This site requires that you enable Javascript to function properly Japanese Woodblock Prints | Triptychs | artist name | title
Scholten Japanese Art Gallery
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Utagawa Sadahide, 1807-1873
weaving women at silk-making cottage
(Sanka Shokofu no zu)
the right sheet signed Gyokuransai Sadahide ga, the center and left sheets signed Gyokuran Sadahide ga, each with publisher's seal Yamada-ya (Yamada Shojiro), and censor's seals aratame (examined) and nanushi seals, Hama (Hama Yahei) and Magomi (Magomi Kangeyu), ca. 1849-1853
oban tate-e triptych 14 1/2 by 29 1/2 in., 36.7 by 74.8 cm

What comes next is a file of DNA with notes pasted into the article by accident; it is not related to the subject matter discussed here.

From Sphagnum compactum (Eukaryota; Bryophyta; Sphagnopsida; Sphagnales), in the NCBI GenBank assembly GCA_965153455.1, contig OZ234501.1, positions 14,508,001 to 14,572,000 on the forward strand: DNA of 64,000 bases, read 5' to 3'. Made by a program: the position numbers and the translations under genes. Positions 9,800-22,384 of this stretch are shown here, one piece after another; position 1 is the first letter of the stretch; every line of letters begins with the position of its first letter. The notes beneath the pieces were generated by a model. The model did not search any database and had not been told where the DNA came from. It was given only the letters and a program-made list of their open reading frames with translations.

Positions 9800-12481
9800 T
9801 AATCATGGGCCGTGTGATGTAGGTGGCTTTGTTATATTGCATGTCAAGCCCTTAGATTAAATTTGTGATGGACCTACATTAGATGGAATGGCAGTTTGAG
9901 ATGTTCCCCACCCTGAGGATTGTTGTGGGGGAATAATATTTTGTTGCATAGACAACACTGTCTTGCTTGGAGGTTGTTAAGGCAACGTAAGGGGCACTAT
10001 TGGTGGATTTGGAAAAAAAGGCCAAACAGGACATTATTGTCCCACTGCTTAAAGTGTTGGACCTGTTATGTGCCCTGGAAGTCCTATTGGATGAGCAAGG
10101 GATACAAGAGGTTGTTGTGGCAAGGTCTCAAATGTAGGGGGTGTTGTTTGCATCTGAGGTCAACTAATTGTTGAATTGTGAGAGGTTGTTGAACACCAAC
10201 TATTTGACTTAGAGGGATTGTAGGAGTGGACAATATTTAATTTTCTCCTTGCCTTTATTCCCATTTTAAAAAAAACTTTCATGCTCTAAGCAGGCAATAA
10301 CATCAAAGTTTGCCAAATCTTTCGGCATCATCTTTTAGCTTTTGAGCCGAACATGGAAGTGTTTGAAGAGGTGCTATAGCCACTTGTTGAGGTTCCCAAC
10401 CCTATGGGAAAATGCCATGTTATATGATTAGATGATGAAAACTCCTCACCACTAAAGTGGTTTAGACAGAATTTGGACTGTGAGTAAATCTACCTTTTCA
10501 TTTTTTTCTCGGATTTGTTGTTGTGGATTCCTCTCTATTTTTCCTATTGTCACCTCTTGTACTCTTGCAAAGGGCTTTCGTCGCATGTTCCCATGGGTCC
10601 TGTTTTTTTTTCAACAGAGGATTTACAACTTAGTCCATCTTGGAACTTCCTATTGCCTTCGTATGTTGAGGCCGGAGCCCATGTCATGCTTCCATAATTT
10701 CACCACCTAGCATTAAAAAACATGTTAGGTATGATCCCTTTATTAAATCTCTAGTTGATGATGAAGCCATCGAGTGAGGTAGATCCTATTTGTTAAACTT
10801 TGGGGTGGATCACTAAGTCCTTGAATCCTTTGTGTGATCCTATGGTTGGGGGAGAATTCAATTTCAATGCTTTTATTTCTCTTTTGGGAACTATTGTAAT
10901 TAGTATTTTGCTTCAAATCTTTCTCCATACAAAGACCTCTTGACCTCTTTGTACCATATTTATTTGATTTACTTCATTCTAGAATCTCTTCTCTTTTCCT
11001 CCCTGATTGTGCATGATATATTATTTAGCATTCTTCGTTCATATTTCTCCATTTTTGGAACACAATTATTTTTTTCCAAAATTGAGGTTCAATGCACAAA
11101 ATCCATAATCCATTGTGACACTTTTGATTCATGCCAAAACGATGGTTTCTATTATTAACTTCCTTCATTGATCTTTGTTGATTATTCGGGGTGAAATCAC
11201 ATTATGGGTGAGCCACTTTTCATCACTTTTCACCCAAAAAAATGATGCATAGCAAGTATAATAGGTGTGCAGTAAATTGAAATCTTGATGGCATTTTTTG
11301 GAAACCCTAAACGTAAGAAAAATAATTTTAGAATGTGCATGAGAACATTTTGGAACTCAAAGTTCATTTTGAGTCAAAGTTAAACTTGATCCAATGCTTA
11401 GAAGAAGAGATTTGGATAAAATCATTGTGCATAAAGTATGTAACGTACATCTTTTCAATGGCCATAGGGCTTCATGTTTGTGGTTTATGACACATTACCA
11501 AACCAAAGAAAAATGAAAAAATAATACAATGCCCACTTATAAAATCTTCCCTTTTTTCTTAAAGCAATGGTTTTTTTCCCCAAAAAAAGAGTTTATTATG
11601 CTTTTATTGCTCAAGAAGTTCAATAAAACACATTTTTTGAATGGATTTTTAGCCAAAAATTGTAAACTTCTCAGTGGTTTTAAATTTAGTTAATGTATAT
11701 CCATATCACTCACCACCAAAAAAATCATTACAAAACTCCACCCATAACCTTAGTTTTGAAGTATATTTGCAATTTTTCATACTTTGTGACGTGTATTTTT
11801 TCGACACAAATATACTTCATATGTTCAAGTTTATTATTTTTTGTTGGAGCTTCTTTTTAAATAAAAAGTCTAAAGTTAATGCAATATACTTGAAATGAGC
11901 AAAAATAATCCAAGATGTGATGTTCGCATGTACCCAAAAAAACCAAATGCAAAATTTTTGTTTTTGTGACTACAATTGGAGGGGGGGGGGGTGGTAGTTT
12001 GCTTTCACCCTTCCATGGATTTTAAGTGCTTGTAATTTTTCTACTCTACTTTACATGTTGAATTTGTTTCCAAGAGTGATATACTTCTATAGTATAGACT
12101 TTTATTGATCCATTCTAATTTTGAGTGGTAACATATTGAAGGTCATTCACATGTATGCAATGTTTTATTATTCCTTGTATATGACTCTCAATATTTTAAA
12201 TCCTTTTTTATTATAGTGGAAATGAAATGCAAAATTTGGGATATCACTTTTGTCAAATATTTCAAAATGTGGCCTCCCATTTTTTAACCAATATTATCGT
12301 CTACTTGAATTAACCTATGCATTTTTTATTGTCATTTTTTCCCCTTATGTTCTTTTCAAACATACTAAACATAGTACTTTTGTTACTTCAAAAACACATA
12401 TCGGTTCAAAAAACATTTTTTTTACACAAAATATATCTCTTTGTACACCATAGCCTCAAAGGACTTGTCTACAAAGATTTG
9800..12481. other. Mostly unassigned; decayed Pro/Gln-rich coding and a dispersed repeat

This triptych depicts varous stages of sericulture (raising silkworms for the production of raw silk), an industry traditionally considered women's work in Edo Period Japan. On the right sheet a woman weaves thread at a loom while behind her another chops mulberry leaves at a large stationary saw, and in the background the silk larvae are transfered to trays and fed the leaves. On the middle sheet a large reel spins the rough silk into finer thread; in the distance two beauties stand at a verandah and release silk moths into the air. On the left sheet a seated woman sorts a tray of prepared cocoons beside a woman standing at a cauldron of cocoons boiling over an open flame spins the silk onto spools; over her shoulder a woman twists dry a section of newly woven silk while another carries a bundle of harvested mulberry leaves; in the distance are storehouses at the waters edge.